A part of the large Mura chapter in the new soon to be published “Electric Dreams” book addresses the success and failures of one of the most controversial slot car motors ever, the infamous B-can motor.
Devised by Ron Mura, Bob Lenz, and with input from John Cukras, the “B” was not what one would call a success (except maybe in the UK where it was widely used in the 1/32 scale racing classes) but today still fascinates the enthusiast.
I am not going to tell you the whole story recorded from the actual actors (that will be for you to read later) but I thought I would post a few of the many variants of this motor, manufactured or at least sold all the way through… 1975, something few really know.
So, in no particular order, here are a few pictures of some of the motors gathered over the years by Scott Bader and Yours Truly and now at the LASCM.
An original late 1968 “B” Production with comm vent, the original 16D brush holders with slot in the lead-wire terminal, and Ceramacoat armature:
Here is a two-hole Group 12 dating from 1970:
Another NCC Group 12 from late 1969 with the rectangular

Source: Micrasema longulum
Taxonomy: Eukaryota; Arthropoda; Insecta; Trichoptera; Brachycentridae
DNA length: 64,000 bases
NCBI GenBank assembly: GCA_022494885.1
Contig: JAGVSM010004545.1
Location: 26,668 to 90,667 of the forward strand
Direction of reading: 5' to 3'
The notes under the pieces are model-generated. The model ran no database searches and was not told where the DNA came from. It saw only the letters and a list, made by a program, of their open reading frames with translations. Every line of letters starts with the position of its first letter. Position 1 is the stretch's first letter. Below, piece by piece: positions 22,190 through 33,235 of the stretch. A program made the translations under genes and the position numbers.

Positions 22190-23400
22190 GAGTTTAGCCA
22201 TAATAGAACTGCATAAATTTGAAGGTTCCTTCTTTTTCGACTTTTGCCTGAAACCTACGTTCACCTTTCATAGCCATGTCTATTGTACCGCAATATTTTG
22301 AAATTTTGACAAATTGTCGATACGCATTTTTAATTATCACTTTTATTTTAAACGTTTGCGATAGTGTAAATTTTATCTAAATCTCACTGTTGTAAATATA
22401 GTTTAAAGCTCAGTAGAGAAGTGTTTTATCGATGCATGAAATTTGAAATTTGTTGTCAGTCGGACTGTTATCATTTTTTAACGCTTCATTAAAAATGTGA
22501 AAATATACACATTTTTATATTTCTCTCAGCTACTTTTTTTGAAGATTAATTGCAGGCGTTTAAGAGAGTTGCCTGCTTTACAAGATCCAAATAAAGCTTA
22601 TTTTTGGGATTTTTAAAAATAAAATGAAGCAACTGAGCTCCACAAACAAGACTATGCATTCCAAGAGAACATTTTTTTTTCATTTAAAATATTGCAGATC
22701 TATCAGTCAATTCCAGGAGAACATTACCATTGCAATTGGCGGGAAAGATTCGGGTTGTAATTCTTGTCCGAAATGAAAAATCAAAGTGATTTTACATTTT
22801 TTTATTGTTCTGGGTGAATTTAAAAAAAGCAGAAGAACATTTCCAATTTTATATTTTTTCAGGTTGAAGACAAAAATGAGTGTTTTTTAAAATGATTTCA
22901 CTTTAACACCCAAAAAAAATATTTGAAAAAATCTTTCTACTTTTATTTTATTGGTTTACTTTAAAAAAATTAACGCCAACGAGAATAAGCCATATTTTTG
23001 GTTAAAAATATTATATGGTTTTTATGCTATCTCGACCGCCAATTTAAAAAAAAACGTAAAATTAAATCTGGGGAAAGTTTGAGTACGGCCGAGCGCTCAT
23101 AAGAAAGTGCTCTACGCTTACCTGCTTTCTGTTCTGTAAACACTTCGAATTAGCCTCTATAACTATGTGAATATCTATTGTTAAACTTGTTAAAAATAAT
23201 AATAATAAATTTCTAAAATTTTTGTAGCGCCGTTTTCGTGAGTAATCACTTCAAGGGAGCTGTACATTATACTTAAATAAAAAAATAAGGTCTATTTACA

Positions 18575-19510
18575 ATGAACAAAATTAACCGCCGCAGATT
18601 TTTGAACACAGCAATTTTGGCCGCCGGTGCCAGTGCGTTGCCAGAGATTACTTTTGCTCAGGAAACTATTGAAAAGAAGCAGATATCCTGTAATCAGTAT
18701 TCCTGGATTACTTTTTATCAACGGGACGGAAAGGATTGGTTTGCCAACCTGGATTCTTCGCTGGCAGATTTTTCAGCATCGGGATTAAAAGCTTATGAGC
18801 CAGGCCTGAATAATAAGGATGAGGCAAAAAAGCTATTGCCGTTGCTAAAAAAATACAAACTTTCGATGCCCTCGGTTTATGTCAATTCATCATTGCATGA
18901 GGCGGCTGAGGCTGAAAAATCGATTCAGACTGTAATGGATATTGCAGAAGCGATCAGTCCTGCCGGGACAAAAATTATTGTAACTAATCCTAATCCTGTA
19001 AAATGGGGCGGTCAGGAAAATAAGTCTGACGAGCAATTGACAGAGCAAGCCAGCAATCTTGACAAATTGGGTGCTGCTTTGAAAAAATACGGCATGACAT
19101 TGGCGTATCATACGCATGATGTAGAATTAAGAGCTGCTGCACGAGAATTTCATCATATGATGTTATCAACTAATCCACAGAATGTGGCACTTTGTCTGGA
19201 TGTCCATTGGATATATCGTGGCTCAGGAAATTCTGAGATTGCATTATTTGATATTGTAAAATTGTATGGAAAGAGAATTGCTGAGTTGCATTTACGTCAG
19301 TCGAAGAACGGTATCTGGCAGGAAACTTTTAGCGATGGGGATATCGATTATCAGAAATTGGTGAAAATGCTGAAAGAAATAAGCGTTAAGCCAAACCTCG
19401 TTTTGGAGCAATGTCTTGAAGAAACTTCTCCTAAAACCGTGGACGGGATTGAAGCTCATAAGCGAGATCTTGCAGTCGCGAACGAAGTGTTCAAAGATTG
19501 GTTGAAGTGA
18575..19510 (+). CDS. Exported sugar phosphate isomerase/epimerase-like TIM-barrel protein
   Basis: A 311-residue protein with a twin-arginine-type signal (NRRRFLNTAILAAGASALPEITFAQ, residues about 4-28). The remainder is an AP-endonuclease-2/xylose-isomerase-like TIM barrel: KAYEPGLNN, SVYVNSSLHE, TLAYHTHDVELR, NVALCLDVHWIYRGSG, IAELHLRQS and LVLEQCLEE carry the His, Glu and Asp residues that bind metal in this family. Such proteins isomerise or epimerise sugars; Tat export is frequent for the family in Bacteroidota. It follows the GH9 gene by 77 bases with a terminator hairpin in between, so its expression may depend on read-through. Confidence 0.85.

A 1969 “bubblegum” with the “Ceramacoat” Team Cukras
armature and rectangular hole:
A 1972 production “B” Production with axle clearance,
produced for the UK:
This one was sold by Cobra in 1969 as a Group 15:
Another B with the two-hole pattern, built for the UK market after 1972 as proven by the end bell design. This destroys the urban legend that “B” motors were no longer produced after the introduction of the C-can motor:
Yet another B with ball bearing sold in the UK in early 1969. Note the slot in the lead-wire terminal and compare to the later motors:
One of the most famous and interesting B motors was this Long John kit with new longer magnets and Bob Green-wound arm:
A 1969 B-Production sold by REHco: